Many reasons. It’s rewarding to be a part of a global initiative which has achieved so much in a short time - 33 implementing countries with a total population of 880 million (and aiming for at least a billion by the end of this year). All Board members have the privilege of working as a coalition team, consistently reaching consensus - often after tough debate - between Governments, Civil society and Industry. And it is enjoyable to work alongside dedicated people from widely differing organisations and cultures, both on the Board and in the sessions of the sub committees, where much of the hard pounding takes place.
But we always need to ask what all this work is achieving (particularly when terabytes of Board papers hit the in-box...) EITI has established itself as a global standard. Sharpness of focus and clarity of remit, according it greater success than other global initiatives. Quite simply, EITI provides a route to improving governance by the public reconciliation of payments made by Industry and revenues received by Governments. A two way compact, voluntarily entered into by producer Governments, but mandatory for all extractive companies in the implementing countries, thereby ensuring that there is no competitive disadvantage. It is then up to others to use this public information to best effect.
Membership of the Board has given me a privileged overview of EITI’s development. Devising the original rules to combine a clear framework, with the flexibility to respond to local circumstance in implementing countries. Establishing the independent Secretariat in Oslo - which sets an example of effective, low cost management. The satisfaction of seeing an increasing number of countries move through the process to achieve validation. Using lessons learned – and increased understanding between the constituencies – to revise and improve the rules. We also now welcome a new Chair.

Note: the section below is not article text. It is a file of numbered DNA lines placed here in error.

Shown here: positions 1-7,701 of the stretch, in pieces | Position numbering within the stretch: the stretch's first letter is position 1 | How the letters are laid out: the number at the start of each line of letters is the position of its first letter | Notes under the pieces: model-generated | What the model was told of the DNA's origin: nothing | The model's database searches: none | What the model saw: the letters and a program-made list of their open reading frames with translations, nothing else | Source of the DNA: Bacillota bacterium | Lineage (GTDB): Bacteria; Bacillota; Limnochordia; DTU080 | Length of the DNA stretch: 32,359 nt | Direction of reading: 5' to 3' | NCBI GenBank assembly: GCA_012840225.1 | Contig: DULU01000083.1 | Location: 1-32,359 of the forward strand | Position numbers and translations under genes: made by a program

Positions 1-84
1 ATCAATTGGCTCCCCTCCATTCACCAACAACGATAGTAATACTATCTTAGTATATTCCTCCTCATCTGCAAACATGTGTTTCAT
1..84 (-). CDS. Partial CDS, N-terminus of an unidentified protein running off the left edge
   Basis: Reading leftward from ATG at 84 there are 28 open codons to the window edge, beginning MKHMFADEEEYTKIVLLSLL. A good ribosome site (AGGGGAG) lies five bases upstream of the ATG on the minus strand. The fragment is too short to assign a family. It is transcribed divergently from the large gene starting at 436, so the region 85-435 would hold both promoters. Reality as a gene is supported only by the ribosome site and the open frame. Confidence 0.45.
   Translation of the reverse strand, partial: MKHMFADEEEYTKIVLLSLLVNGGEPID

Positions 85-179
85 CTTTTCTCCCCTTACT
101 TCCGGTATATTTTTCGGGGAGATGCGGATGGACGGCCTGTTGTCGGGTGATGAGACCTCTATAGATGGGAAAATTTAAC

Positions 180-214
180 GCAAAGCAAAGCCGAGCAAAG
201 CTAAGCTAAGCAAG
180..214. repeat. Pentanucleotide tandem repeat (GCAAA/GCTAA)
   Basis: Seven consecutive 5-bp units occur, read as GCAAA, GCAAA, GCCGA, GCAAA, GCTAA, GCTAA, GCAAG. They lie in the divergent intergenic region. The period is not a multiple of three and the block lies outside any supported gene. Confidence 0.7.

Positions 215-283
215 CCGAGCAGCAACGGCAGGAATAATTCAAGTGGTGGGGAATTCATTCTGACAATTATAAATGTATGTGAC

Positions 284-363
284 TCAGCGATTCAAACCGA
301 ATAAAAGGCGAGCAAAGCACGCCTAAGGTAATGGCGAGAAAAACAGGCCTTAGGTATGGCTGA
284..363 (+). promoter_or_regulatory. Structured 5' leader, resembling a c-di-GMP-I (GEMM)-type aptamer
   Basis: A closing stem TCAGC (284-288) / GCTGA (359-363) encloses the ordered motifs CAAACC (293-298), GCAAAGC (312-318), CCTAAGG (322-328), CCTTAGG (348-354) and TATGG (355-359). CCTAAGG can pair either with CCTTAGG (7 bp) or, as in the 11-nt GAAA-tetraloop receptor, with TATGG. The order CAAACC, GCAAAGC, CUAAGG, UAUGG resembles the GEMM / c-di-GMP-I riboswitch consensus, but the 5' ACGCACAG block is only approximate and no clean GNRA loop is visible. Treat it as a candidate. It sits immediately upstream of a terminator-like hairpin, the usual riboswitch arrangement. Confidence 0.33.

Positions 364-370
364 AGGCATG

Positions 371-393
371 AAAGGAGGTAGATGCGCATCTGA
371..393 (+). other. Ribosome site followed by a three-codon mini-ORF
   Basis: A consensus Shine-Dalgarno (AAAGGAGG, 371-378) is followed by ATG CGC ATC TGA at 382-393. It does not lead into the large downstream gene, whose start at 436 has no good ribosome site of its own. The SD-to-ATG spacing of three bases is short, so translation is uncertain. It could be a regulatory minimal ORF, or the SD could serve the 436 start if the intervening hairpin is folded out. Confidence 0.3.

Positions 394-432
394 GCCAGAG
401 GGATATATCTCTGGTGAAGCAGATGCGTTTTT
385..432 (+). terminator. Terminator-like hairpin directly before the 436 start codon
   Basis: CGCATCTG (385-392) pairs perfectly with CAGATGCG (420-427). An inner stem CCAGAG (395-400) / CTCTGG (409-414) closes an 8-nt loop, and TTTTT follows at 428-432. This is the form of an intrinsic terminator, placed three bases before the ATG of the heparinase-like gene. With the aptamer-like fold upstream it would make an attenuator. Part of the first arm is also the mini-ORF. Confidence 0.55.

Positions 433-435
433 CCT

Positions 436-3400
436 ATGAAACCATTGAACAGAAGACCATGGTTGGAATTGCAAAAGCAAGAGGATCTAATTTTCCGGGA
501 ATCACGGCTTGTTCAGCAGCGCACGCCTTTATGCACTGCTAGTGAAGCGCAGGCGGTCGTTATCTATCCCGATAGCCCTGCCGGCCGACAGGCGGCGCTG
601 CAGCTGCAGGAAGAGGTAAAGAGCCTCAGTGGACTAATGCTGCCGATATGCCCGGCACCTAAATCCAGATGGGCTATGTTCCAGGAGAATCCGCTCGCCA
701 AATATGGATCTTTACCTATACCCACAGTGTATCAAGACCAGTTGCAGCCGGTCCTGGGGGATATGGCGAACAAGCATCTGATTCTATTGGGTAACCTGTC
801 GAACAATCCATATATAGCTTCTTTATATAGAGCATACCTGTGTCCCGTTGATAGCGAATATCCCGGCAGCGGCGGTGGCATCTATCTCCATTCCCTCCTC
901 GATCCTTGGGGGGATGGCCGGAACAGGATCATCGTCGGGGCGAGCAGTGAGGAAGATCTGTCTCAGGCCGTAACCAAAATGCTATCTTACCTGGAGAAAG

So what next? Persuade more countries of the benefits of joining EITI - particularly in Asia; Latin America and the OECD. Provide a smooth transition to the adoption of the revised rules. Oversee the continuing validation of implementing countries, giving all possible help to those facing capacity problems and encouraging them to stay the course. Then to respond to the new world of post validation to ensure EITI’s continuing validity and vibrancy”.
Stuart Brooks has been Policy coordinator with Chevron since 2002, responsible for international risk analysis and coordination of public policy. He has served as Member of the EITI Board since 2009. Based in London. Previously a member of the UK Diplomatic Service with postings in Brazil, Portugal; Russia; Sweden and Austria. Educated at Cambridge University. Married with two children.